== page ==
Fundraising reform – Select Committee on Charitable Fundraising Compliance Regimes

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Senator Chisholm on 10 May 2018 gave notice that he intends to move the following motion for the establishment of a Select Committee on Charitable Fundraising Compliance Regimes on the next sitting day of the Senate (emphasis added). This announcement is welcomed as an enabling step in fundraising law reform in Australia.

(1)   That a select committee, to be known as the Select Committee on Charitable Fundraising Compliance Regimes, be established to inquire into and report on the current framework of fundraising regulation for charities and options for reform, with particular reference to:

(a)   whether the current framework of fundraising regulation creates unnecessary problems for charities and organisations who rely on donations from Australian supporters;

(b)   whether current fundraising laws meet the objectives that guided the decision to regulate donations;

(c)   whether current fundraising compliance regimes allow charities to cultivate donor activity and make optimal use of resources donors provide;

(d)   the loss in productivity for the thousands of charities who try to meet the requirements of the seven different fundraising regimes;

(e)   whether the current frameworks for investigation and enforcement are the best model for the contemporary fundraising environment;

                  (f)   how Federal, State and Territory Governments could work together to provide charities with a nationally-consistent, contemporary and fit-for-purpose fundraising regime;

(g)   the appropriate donor-focused expectations and requirements that should govern fundraising regulation in the 21st century;

(h)   how the Australian consumer law should apply to not-for-profit fundraising activities;

(i)   what are the best mechanisms to regulate third party fundraisers and to ensure the culture of third party fundraisers matches community perceptions of the clients they work with;

(j)   whether a harmonised, contemporary fundraising regime could help in addressing concerns about the potential influence of foreign money on civil society and political debate in Australia;

(k)   the cost to the charity and not-for-profit sector, and the communities they serve, of postponing fundraising reform; and

(l)   any other related matters.

(2)   That the committee present its final report on or before the first sitting Thursday in October 2018.

(3)   That the committee consist of six senators, as follows:

(a)   two nominated by the Leader of the Government in the Senate;

(b)   two nominated by the Leader of the Opposition in the Senate;

(c)   one nominated by the Leader of the Australian Greens; and

(d)   one nominated by minor party and independent senators.

(4)   That:

(a)   participating members may be appointed to the committee on the nomination of the Leader of the Government in the Senate, the Leader of the Opposition in the Senate or any minority party or independent senator; and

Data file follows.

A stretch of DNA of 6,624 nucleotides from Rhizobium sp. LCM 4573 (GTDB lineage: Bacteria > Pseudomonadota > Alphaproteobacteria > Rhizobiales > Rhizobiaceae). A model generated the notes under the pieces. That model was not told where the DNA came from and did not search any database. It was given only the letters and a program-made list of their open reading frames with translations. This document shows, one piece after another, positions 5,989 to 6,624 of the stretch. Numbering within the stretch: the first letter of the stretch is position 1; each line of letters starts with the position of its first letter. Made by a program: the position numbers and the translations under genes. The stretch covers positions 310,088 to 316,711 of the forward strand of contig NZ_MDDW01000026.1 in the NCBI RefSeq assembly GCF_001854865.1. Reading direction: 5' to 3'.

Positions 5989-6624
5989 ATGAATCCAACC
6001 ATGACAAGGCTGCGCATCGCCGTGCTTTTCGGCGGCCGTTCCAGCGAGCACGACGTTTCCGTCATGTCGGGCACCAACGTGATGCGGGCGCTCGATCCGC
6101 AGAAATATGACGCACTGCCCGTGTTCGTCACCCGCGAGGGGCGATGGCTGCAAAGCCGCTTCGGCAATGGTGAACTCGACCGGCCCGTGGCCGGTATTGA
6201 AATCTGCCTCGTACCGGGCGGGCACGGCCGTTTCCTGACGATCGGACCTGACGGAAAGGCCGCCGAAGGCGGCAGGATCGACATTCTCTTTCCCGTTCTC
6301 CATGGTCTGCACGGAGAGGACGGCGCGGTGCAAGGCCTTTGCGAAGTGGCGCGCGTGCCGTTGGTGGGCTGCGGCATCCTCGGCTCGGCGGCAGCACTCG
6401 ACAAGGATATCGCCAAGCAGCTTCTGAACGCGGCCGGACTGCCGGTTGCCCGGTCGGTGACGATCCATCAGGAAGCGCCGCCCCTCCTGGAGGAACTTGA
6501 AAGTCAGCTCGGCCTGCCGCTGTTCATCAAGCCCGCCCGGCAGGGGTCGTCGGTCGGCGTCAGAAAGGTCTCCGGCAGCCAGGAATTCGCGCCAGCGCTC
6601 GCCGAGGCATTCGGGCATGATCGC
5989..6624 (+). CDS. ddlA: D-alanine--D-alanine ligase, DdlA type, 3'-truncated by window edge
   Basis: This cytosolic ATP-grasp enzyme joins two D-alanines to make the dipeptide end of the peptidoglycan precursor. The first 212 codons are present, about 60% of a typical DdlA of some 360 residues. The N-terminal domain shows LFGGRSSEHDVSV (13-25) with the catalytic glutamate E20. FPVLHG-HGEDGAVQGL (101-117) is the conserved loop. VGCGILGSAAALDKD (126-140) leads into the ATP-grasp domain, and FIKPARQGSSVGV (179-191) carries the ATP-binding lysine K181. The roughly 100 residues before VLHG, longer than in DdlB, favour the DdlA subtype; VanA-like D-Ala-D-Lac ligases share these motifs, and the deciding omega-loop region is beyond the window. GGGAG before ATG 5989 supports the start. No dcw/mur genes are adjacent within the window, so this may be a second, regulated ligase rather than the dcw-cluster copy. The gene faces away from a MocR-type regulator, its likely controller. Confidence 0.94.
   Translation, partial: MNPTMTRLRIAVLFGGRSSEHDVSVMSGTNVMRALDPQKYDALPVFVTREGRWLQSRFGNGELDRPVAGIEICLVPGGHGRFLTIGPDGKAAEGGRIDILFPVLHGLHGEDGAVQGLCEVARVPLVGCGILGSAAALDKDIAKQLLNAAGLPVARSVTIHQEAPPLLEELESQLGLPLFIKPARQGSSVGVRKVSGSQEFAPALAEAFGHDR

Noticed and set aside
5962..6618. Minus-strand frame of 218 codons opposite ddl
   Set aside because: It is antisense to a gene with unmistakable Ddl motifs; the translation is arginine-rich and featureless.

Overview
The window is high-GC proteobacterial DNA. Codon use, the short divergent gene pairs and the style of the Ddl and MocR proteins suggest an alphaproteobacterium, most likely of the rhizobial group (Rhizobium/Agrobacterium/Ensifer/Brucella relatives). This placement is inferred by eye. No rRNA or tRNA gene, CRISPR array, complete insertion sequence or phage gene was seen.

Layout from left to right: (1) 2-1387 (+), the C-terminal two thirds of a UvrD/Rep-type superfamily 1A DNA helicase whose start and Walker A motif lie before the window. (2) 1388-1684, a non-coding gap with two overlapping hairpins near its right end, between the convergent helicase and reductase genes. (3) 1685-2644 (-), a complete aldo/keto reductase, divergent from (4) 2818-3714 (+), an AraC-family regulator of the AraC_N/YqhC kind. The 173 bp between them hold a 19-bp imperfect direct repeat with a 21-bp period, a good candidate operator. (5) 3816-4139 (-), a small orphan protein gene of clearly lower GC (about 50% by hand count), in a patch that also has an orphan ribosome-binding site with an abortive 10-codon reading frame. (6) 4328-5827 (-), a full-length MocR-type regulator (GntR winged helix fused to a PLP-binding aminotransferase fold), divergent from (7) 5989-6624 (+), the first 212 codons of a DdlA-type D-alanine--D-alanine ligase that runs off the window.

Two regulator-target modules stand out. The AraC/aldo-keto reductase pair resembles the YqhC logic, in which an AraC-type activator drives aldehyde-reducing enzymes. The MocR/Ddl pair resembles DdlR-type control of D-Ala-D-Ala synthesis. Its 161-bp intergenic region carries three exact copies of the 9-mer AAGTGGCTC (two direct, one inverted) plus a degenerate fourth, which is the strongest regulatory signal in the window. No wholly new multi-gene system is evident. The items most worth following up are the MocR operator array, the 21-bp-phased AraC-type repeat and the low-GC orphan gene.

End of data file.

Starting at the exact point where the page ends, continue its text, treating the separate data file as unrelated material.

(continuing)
(b)   participating members may participate in hearings of evidence and deliberations of the committee, and have all the rights of members of the committee, but may not vote on any questions before the committee.

(5)   That the committee may proceed to the dispatch of business notwithstanding that not all members have been duly nominated and appointed and notwithstanding any vacancy.

(6)   That the committee elect as chair one of the members nominated by the Leader of the Opposition in the Senate, and as deputy chair the member nominated by minor party and independent senators.

(7)   That the deputy chair shall act as chair when the chair is absent from a meeting of the committee or the position of chair is temporarily vacant.

(8)   That, in the event of an equality of voting, the chair, or the deputy chair when acting as chair, have a casting vote.

(9)   That the committee and any subcommittee have power to send for and examine persons and documents, to move from place to place, to sit in public or in private, notwithstanding any prorogation of the Parliament or dissolution of the House of Representatives, and have leave to report from time to time its proceedings and the evidence taken and such interim recommendations as it may deem fit.

(10)   That the committee has power to appoint subcommittees consisting of three or more of its members, and to refer to any such subcommittee any of the matters which the committee is empowered to consider.

(11)   That the committee be provided with all necessary staff, facilities and resources and be empowered to appoint persons with specialist knowledge for the purposes of the committee with the approval of the President of the Senate.

(12)   That the committee be empowered to print from day to day such papers and evidence as may be ordered by it, and a daily Hansard be published of such proceedings as take place in public. (general business notice of motion no. 828 )

Source: http://parlinfo.aph.gov.au/parlInfo/search/display/display.w3p;query=Id%3A%22chamber%2Fjournals%2F825b6a06-0b31-43bb-8fa0-07d88301d332%2F0007%22